Record for the Week: 4-2 (17 RA, 30 RS)
Overall: 81-54 (9 games ahead of Boston, 11 ahead of Toronto)
Player of the Week: Let's see--hit .375/.400/1.042 for the week, with a team-leading 5 homers and 11 RBI...yeah, Alex Rodriguez is the player of the week, no bones about it. My older brother and I gave up our tickets for yesterday's game to Brother T, and our Yankee-Brother-by-Another-Mother Kenny. Apparently, when Alex came up with a 5-1 lead, Kenny told T (and obviously, I'm paraphrasing): "You watch, he's gonna hit a home run, here. Heck, he'll hit another one next time up, if the score's not close." So said Kenny, and so it happened, with A-Rod's two homers running up the score en route to a 10-1 victory.
Fair enough. Rodriguez has had a poor season (by his standards) and he's the player that fans love to hate. Other than having a Reggie Jackson-in-1978 postseason, complete with a three or four homer barrage in the World Series, I don't know if that's ever going to change. No disrespect to Brother K, but if Alex ever hit four jacks in a Series game, everyone would probably complain that the last three came "when the pressure's off."
Back to the awards, the Captain was a strong runner-up this week, with a blistering .476/.593/.619 homestand. Bobby Abreu kept doing his thing--shockingly, no walks but a .381/.381/.571 week, with four doubles and five steals. Last week, we lambasted the Yankees' relievers as a unit, this week we praise the starters as a unit: the Yankees got starts from six different pitchers this week, and received five quality starts. They likely would have received a sixth QS if Randy Johnson hadn't gone long to preserve the bullpen on Thursday. Chien Ming Wang and Cory Lidle didn't allow a run in their appearances, unheralded types Jeff Karstens and Darrell Rasner were good, and much-maligned Jaret Wright was effective. All told, the starters pitched 41 innings over six games, allowing nine runs, a cumulative 1.98 ERA.
Dregs of the Week: I'm sick of complaining about overworked Scott Proctor and Ron Villone, who combined, gave up almost as many runs (7) as all six starters did last week, in only four innings pitched. Dregs more properly goes to Jason Giambi, who hit .067/.250/.067 on the week. The de facto platoon of Bernie Williams (.182/.250/.182) and Aaron Guiel (.000/.231/.000) ate up 21 at bats last week. Johnny Damon continued his performance sine wave with a down week (.269/.296/.346).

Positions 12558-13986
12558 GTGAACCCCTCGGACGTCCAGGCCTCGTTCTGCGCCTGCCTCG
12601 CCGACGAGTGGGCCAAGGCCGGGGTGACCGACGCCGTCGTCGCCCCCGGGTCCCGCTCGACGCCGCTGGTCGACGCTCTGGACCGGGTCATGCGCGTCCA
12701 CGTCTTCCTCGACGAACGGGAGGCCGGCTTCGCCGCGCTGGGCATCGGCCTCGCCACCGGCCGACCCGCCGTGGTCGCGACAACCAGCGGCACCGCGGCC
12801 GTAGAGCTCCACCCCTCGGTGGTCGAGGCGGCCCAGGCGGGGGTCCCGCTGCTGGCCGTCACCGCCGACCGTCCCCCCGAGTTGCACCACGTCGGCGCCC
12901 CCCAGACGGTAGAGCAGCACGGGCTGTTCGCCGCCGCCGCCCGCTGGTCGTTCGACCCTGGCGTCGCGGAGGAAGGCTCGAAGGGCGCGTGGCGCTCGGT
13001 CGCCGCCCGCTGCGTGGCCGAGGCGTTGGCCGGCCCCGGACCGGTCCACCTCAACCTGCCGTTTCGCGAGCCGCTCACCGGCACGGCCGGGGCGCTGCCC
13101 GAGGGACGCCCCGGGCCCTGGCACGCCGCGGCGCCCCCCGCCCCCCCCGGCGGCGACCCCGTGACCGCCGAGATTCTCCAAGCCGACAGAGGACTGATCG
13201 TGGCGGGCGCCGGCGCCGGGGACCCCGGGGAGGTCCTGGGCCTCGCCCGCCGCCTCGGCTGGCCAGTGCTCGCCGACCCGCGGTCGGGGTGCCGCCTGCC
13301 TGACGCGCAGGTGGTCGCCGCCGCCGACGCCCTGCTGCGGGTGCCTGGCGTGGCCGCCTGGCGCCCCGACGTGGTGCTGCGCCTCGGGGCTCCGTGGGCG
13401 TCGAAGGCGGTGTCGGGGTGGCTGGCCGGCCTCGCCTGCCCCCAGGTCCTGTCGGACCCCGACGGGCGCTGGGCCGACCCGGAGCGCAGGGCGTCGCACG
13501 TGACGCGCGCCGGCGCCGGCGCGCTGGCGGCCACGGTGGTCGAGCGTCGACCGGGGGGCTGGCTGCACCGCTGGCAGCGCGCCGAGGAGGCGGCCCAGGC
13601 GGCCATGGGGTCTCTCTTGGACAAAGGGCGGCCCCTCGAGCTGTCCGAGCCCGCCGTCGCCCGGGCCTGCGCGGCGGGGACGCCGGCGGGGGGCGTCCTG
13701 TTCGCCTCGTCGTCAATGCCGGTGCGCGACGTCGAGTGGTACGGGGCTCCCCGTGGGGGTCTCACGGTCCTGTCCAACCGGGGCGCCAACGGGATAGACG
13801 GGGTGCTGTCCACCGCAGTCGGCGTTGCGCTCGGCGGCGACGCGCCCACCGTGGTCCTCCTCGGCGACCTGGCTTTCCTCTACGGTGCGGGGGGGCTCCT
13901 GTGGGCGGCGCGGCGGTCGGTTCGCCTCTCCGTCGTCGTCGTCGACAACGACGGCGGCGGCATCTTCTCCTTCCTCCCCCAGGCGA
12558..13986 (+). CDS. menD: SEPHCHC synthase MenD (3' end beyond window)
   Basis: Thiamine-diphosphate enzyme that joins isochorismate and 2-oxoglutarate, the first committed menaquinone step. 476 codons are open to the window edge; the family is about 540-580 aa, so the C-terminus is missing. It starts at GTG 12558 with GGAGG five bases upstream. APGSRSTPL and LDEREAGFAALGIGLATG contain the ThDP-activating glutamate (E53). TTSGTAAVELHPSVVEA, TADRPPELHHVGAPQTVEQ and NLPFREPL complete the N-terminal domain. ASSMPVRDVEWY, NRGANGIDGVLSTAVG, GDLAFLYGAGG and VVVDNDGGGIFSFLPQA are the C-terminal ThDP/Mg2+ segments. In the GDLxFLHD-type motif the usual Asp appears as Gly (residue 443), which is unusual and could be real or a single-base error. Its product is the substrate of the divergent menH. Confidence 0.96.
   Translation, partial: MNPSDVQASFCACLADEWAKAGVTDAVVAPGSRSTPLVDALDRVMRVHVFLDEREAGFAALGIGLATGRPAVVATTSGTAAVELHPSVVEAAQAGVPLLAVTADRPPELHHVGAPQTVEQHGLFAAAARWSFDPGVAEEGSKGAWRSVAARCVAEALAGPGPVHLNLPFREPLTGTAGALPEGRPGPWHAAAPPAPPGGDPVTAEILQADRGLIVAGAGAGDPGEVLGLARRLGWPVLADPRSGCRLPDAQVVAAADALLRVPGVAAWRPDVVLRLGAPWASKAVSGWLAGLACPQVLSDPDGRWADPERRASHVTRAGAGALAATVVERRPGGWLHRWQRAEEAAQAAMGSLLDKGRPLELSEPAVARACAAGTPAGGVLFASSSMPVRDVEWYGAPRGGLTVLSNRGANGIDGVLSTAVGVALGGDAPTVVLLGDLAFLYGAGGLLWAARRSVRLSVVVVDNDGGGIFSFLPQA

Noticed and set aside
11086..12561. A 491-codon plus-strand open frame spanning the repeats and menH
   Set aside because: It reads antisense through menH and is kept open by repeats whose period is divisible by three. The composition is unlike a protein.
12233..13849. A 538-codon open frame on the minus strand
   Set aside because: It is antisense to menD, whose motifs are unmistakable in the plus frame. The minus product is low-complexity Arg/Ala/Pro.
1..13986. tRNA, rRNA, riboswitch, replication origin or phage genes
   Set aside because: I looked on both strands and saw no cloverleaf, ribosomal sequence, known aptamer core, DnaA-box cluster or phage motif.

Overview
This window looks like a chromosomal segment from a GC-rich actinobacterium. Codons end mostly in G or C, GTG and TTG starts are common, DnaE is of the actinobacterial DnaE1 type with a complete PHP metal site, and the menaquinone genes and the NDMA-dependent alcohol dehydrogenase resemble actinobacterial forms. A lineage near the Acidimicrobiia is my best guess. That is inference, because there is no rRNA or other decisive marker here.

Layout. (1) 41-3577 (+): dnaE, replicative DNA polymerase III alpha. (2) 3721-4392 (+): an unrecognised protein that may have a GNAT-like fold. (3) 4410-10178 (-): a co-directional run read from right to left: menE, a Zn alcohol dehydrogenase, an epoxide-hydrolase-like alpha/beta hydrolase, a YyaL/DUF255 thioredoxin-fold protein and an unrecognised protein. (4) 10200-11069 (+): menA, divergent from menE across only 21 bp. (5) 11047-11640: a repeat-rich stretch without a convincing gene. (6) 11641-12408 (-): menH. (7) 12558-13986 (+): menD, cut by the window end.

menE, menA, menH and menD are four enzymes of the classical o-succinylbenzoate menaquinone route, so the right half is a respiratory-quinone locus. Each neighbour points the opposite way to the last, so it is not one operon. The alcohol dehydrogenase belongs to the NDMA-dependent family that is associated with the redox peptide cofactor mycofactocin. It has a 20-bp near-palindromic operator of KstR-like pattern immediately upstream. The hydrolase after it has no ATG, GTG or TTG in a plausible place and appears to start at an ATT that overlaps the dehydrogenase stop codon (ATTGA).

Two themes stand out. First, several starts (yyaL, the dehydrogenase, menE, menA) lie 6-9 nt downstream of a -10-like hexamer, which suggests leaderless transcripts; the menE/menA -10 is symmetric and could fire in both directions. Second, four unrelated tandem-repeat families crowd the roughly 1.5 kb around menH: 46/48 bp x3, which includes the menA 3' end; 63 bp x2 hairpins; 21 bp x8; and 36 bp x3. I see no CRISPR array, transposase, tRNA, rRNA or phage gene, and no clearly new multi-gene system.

Story of the Week: Writing a week in review, followed by a month in review, and a week in review again, "big picture" stories are a bit hard to come by. It was good to see the team re-establish itself against two of the three AL Central powers, after dropping a few games on the road to them during the August Marathon. Over the past month--the Post-Abreu period--the Yanks have faced four of the five teams most likely to make the playoffs in the AL: in reverse order, the Angels, the White Sox, the Twins and the Tigers. Only the Oakland A's are missing. The team with the slimmest chance of making the playoffs, the Angels, have played the Yanks the toughest of this crowd (4-6). The White Sox pitching is no longer as scary as it used to be, but they rake like nobody's business. Still, the Yanks have matched up well against Ozzie Guillen's guys (4-2). The Twins, who should be the scariest team against the Yanks on paper, have been manageable in the two team's face-to-face confrontations (3-3). Still, if the team can send out Santana and Liriano in a short series, they're instantly frightening. The Tigers are the best team in the league, record-wise, but the Yankees have manhandled them face-to-face (5-2). The Oakland A's, meanwhile, have a 6-3 record against the Bombers, largely on the strength of a whopping 13 unearned runs the A's have collected against the Yanks.
The good news is, the Yanks seem unlikely to face an AL West team in the Division Series. They're more likely to face an opponent from the friendlier midwest.